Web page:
4 years ago

A Plan for Public Facilities: Sustaining the Rural ... - Fauquier County

A Plan for Public Facilities: Sustaining the Rural ... - Fauquier County

Water and Wastewater

Water and Wastewater Utilities Catlett/Calverton Sewer System 2 Midland Sewer Extension 2 Schools Elementary School #12 (Bealeton area) (construction) 2 Future facilities undetermined pending 2009-2010 Strategic Planning process Facilities Plan as a Continuing Process The facility needs and priorities for the County are not static in time. They will evolve as new information becomes available, projects are completed, new programs are created, additional needs are identified, and crises arise. As a component of the Capital Improvement Program, this facilities plan needs to be maintained and updated on a regular basis so that it will continue to serve as a guiding element in the preparation and adoption of the Capital Improvement Program. As such, it is recommended that the County continue to utilize an ad-hoc citizen committee appointed by either the Board of Supervisors or the Planning Commission on an annual basis to help stage the financial allocation of resources to the priorities and approaches outlined within the Plan for Public Facilities. 4 Planning in future years; construction to be undertaken by Fire and Rescue Levy A Plan for Public Facilities December, 2009 Page iv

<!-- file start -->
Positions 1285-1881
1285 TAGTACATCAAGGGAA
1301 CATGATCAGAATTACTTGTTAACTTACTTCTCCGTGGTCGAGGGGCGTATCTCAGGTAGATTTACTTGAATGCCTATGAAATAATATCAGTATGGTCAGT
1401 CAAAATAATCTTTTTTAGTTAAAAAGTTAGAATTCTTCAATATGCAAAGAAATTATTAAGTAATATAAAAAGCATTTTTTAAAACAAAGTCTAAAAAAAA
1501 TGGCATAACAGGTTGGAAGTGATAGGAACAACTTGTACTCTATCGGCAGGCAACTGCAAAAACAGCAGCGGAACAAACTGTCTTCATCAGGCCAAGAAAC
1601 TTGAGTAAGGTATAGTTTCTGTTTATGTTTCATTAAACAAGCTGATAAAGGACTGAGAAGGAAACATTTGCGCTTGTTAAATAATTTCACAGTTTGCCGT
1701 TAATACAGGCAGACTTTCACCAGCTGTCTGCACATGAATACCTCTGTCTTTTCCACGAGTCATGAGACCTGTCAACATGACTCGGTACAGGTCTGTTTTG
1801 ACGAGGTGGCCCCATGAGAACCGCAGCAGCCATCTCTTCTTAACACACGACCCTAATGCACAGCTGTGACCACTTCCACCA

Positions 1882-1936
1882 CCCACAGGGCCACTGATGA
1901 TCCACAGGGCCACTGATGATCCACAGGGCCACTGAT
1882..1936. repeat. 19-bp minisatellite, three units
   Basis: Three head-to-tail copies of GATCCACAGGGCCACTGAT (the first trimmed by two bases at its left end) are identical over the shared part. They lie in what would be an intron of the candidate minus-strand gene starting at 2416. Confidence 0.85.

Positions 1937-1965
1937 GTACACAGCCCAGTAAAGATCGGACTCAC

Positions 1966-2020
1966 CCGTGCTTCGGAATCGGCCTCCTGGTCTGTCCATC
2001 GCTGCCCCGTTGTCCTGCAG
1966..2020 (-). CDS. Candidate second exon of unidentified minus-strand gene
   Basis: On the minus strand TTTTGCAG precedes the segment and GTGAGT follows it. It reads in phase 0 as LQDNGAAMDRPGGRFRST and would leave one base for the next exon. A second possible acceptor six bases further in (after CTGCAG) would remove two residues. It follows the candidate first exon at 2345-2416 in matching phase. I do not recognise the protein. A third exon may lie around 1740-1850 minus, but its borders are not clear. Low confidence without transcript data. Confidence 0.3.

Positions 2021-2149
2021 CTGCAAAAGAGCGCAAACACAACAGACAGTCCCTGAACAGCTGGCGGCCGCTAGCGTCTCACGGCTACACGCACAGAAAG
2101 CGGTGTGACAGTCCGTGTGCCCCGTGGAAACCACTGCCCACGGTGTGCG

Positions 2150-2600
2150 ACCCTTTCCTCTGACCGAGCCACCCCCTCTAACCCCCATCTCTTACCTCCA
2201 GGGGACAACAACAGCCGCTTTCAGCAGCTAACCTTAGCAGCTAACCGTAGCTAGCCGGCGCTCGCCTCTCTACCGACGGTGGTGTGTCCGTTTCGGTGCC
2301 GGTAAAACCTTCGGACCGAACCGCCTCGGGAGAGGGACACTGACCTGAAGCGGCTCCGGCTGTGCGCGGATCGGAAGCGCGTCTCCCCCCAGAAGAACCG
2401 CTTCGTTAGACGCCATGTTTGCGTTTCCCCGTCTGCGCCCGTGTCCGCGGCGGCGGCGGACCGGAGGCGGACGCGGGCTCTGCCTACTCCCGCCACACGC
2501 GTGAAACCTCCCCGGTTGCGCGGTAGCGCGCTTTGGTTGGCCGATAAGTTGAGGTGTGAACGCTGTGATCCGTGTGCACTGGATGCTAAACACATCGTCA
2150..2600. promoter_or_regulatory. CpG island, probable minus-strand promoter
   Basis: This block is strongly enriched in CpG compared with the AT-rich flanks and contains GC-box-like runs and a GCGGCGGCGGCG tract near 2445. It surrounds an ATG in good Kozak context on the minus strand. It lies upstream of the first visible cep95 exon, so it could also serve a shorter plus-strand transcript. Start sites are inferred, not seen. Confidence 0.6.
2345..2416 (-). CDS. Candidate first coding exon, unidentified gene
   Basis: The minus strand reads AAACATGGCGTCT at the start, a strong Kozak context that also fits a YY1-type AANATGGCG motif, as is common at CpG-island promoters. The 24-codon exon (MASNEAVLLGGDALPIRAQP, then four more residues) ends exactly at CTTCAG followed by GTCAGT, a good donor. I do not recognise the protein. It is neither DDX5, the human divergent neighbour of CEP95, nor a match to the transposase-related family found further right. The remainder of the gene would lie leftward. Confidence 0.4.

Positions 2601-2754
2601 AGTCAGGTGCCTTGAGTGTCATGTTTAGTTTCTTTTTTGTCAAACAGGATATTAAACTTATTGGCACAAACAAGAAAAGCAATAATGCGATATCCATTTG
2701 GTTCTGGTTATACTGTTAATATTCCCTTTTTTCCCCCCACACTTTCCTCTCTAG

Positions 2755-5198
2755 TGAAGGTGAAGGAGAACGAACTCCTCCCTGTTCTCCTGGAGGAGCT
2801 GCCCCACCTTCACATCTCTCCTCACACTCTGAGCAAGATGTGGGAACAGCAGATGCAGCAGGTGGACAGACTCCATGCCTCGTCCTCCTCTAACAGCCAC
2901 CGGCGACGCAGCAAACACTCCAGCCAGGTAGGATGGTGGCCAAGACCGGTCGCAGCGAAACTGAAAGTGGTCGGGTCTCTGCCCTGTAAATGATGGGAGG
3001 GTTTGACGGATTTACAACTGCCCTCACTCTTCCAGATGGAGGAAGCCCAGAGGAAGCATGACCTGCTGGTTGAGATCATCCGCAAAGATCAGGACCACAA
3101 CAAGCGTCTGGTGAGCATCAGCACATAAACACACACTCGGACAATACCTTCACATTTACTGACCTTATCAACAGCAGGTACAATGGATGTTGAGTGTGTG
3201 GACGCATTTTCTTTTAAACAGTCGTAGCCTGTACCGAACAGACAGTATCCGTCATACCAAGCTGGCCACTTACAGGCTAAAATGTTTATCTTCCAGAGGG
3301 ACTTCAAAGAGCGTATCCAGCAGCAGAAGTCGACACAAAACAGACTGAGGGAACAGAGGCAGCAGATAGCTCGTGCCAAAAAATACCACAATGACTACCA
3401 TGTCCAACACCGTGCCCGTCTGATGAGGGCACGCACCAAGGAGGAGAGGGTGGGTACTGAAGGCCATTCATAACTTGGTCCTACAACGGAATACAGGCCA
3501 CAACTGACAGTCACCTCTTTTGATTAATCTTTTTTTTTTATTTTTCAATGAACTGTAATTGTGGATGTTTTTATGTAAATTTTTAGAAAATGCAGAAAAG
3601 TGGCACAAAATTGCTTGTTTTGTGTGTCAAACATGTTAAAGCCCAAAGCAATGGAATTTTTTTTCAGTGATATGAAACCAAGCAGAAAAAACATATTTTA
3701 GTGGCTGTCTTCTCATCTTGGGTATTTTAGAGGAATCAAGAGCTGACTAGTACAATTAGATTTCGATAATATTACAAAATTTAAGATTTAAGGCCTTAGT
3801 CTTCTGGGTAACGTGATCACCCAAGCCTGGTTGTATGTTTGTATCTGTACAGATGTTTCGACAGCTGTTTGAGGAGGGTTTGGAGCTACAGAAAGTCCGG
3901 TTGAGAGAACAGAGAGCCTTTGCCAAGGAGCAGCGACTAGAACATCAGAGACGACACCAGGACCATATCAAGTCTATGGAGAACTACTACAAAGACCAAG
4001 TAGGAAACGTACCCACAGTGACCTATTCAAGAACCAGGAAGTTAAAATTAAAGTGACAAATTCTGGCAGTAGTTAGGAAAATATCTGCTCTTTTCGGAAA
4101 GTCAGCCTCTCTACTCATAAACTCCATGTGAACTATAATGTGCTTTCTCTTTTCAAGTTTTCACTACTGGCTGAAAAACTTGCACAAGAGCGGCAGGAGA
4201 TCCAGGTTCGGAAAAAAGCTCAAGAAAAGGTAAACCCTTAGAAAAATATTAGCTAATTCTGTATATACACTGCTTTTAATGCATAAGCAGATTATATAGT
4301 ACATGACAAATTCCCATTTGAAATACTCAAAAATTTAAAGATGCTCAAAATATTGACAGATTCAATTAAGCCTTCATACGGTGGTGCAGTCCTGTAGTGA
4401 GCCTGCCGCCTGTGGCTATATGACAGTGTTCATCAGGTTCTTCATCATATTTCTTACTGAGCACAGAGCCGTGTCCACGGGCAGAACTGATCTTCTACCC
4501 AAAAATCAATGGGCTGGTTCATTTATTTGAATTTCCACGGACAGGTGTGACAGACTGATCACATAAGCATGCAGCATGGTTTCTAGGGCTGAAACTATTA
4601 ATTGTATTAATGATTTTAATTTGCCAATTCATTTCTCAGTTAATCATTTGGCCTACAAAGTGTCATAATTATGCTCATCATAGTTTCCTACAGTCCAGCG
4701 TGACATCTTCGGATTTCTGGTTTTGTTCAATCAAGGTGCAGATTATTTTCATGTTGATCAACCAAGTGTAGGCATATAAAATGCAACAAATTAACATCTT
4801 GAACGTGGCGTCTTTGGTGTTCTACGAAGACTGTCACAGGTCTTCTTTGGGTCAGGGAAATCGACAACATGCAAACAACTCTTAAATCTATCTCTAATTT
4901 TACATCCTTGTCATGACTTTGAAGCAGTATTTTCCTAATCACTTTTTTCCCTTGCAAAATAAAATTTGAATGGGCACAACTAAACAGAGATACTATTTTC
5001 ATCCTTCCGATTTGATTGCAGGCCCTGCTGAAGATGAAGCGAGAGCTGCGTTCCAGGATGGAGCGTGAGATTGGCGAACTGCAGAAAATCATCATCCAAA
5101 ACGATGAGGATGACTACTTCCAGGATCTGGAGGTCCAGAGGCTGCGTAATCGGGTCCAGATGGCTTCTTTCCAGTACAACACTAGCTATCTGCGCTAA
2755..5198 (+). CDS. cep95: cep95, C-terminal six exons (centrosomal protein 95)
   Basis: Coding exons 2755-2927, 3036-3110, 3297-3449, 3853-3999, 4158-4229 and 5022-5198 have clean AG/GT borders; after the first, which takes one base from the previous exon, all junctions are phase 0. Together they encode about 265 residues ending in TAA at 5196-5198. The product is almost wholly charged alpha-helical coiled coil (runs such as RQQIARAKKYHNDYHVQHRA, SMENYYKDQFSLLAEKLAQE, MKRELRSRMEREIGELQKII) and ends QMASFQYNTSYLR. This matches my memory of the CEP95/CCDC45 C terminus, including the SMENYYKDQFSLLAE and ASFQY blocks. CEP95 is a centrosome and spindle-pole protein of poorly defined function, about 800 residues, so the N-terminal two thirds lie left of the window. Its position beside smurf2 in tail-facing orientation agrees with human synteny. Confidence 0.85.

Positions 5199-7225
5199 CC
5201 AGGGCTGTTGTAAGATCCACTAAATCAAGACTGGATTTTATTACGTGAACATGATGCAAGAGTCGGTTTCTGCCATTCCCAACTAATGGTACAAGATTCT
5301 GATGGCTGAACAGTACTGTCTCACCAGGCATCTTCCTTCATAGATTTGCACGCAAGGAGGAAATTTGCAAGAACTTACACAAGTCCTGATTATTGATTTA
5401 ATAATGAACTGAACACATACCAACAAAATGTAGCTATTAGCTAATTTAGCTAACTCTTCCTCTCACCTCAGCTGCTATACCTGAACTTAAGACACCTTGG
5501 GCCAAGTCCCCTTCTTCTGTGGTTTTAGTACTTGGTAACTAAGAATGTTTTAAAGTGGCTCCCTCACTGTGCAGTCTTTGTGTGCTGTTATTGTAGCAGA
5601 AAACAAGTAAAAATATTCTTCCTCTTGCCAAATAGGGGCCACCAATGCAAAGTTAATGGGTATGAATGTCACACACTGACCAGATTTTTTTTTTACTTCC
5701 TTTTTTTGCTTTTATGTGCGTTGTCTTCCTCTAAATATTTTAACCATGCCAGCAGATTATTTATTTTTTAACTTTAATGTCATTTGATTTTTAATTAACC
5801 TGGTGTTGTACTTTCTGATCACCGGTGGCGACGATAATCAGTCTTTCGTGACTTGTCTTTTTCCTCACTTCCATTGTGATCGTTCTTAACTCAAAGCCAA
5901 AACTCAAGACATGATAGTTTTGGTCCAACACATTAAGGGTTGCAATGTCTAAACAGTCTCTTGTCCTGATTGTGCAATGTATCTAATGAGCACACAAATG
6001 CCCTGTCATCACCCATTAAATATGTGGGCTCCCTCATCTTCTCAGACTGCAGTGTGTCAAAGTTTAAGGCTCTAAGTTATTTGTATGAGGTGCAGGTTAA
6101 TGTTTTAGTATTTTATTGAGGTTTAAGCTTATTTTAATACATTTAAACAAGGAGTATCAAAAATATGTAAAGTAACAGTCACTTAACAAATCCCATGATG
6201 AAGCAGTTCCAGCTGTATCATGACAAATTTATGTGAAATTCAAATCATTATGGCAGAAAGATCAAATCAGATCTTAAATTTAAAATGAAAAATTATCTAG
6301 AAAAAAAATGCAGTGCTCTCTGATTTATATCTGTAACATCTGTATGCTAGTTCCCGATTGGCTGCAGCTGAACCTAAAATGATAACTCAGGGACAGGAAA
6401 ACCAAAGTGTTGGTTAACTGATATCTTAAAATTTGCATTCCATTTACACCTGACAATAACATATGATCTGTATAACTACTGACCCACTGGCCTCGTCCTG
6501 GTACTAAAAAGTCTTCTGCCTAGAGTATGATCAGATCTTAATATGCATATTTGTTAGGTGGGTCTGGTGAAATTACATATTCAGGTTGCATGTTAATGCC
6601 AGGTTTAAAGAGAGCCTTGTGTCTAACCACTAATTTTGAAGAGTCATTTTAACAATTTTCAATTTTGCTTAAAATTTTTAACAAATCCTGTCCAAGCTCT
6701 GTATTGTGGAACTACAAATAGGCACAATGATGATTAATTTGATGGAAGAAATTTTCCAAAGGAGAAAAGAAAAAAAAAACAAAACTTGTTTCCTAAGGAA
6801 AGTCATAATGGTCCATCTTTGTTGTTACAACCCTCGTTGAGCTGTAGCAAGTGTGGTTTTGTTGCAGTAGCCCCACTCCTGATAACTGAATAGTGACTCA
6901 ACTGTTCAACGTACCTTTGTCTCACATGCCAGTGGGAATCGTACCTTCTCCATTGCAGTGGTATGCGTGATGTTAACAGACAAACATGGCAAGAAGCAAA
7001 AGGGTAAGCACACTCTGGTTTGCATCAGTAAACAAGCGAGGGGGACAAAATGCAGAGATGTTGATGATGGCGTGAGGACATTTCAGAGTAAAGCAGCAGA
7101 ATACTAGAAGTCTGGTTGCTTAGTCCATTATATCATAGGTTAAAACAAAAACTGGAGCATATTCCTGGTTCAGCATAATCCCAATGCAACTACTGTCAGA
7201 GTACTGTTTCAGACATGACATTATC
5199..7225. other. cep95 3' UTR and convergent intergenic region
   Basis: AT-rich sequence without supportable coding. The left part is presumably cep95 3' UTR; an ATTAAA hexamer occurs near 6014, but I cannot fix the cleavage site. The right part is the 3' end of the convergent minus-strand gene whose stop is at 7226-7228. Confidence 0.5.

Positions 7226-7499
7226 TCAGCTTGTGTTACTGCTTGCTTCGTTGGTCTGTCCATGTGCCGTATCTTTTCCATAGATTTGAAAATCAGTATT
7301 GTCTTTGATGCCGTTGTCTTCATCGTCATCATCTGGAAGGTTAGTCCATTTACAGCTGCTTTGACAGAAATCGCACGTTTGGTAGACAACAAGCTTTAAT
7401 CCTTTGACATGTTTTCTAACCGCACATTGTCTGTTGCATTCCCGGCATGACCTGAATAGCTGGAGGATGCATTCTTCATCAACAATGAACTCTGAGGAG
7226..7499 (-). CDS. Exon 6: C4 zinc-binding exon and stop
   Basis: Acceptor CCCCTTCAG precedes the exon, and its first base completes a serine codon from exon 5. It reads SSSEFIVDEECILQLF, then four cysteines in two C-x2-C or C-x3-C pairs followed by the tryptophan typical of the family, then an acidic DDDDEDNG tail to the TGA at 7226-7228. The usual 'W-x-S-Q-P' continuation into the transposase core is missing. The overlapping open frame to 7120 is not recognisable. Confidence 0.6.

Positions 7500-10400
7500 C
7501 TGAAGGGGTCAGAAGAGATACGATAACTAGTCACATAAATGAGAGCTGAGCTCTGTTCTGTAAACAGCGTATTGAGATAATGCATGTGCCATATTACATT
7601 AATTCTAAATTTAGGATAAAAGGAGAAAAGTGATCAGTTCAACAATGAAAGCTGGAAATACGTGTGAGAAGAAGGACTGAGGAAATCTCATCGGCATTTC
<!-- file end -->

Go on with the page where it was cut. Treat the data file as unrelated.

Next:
I. Introduction This facilities plan is a component of the Capital Improvement Program (CIP) and is intended to provide a comprehensive listing of projects needed to maintain adequate services, and to accommodate growth and development in the County in accordance with the County’s Comprehensive Plan, during the course of the next ten to twenty years. This plan was developed with the assistance of the Facilities Planning Subcommittee, a fivemember committee appointed by the Planning Commission and led by Planning Commission Chairman, Jim Stone. Members of the subcommittee include L. Paul Blackmer, Jr., Cedar Run District; Chris Hritsik, Scott District; Marie Lowe, Center District; Kitty Smith, Marshall District; and James Van Luven, Lee District. Input was provided by various County Departments, and there was regular participation in the development of this plan by staff in the Office of Management and Budget, County Administration and the Public Library. The information and priorities in the Plan for Public Facilities represent a point in time. This document is not intended to be a static one and should be updated on a regular basis to help provide guidance into the preparation and adoption of the financial component of the Capital Improvement Program. It is suggested that the County continue to utilize an ad hoc citizen committee on an annual basis to help gauge the financial allocations to the priorities and approaches outlined in this document. II. Rural Land and Service District Approach Since the development of its first Comprehensive Plan in the 1960s, Fauquier County’s major tenet of land use policy is directing growth into the Plan’s designated service districts, thus avoiding a pattern of development that changes the visual and functional landscape away from the tradition of settlements and rural areas. A significant focus in recent years has been on the development of service districts as sustainable communities, not merely a collection of subdivisions and commercial development solely dependent upon the automobile. Future government facilities will also be consciously planned within service districts. Warrenton will remain the center and hub of government activity, specifically in the area of Old Town. This requires new government buildings to be designed in keeping with town characteristics, with special attention given to public buildings in historic areas. By placing emphasis on building scale, design, landscaping and pedestrian-orientation, Fauquier County will ensure that public dollars are spent in a way that it is not only efficient, but also to create buildings that will be long-lasting symbols of a responsible government. The location of new public building and space in service districts will help make these areas economically-viable, pedestrian-scaled mixed-use centers. This is especially important in the Town of Warrenton, where County government employees are able to support Old Town businesses because of the number of government facilities located downtown. The Services Districts of Bealeton, Marshall and Remington all have defined town centers, where government facilities should be located. The only exception to this rule is regional parks, which should be A Plan for Public Facilities December 2009 Page 1

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